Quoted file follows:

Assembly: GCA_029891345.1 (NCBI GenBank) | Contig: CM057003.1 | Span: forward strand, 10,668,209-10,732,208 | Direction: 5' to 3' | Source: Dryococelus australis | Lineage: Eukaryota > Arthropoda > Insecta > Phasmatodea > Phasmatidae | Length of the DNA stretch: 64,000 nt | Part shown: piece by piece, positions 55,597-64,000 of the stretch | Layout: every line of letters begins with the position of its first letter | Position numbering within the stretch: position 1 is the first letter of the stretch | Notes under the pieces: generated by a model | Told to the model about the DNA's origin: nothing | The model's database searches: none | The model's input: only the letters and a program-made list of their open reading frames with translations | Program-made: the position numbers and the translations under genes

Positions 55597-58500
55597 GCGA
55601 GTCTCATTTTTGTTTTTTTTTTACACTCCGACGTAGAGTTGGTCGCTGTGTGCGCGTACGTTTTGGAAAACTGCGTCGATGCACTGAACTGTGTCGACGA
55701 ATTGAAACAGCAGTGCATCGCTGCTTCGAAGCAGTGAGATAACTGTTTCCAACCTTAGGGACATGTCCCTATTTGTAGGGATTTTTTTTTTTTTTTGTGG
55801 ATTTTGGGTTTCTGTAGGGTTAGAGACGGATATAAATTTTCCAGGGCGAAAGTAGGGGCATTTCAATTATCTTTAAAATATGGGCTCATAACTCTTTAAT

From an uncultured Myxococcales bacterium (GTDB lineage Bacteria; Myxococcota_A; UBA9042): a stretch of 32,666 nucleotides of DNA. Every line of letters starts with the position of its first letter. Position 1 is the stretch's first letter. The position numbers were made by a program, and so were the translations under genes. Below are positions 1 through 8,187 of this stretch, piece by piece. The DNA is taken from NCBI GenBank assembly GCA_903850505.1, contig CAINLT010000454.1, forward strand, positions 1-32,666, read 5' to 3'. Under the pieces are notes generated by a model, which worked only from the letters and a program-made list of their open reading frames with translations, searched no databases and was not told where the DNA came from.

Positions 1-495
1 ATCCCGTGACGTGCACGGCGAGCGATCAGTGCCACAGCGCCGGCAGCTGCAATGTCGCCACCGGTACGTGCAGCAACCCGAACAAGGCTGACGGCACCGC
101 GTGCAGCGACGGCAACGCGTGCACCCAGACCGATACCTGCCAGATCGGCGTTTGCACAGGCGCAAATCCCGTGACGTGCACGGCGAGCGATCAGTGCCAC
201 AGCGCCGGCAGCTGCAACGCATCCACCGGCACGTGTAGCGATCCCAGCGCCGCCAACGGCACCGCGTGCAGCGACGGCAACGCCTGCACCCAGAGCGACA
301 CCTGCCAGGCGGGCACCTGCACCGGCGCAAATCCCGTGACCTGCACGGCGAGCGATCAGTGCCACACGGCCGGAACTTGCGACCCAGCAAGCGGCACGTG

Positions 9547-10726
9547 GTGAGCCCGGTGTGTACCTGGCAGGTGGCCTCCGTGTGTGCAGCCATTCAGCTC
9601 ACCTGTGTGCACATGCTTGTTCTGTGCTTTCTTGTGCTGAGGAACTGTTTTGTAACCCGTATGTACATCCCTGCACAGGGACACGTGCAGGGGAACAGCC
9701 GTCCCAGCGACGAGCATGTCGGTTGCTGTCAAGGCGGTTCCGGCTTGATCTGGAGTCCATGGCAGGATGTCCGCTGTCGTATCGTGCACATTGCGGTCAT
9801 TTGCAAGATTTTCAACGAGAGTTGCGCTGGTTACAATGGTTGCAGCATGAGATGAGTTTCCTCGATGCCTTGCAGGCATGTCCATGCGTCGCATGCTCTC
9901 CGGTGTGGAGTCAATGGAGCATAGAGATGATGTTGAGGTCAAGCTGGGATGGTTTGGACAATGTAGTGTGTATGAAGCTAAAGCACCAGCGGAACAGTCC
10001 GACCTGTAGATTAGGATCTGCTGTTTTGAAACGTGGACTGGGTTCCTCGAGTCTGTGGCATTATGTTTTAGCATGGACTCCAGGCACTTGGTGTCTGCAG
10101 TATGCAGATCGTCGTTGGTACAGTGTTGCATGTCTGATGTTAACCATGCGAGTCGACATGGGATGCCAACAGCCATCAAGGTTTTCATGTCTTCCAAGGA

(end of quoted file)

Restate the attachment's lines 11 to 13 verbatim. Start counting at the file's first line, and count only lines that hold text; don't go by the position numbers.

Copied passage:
201 AGCGCCGGCAGCTGCAACGCATCCACCGGCACGTGTAGCGATCCCAGCGCCGCCAACGGCACCGCGTGCAGCGACGGCAACGCCTGCACCCAGAGCGACA
301 CCTGCCAGGCGGGCACCTGCACCGGCGCAAATCCCGTGACCTGCACGGCGAGCGATCAGTGCCACACGGCCGGAACTTGCGACCCAGCAAGCGGCACGTG

Positions 9547-10726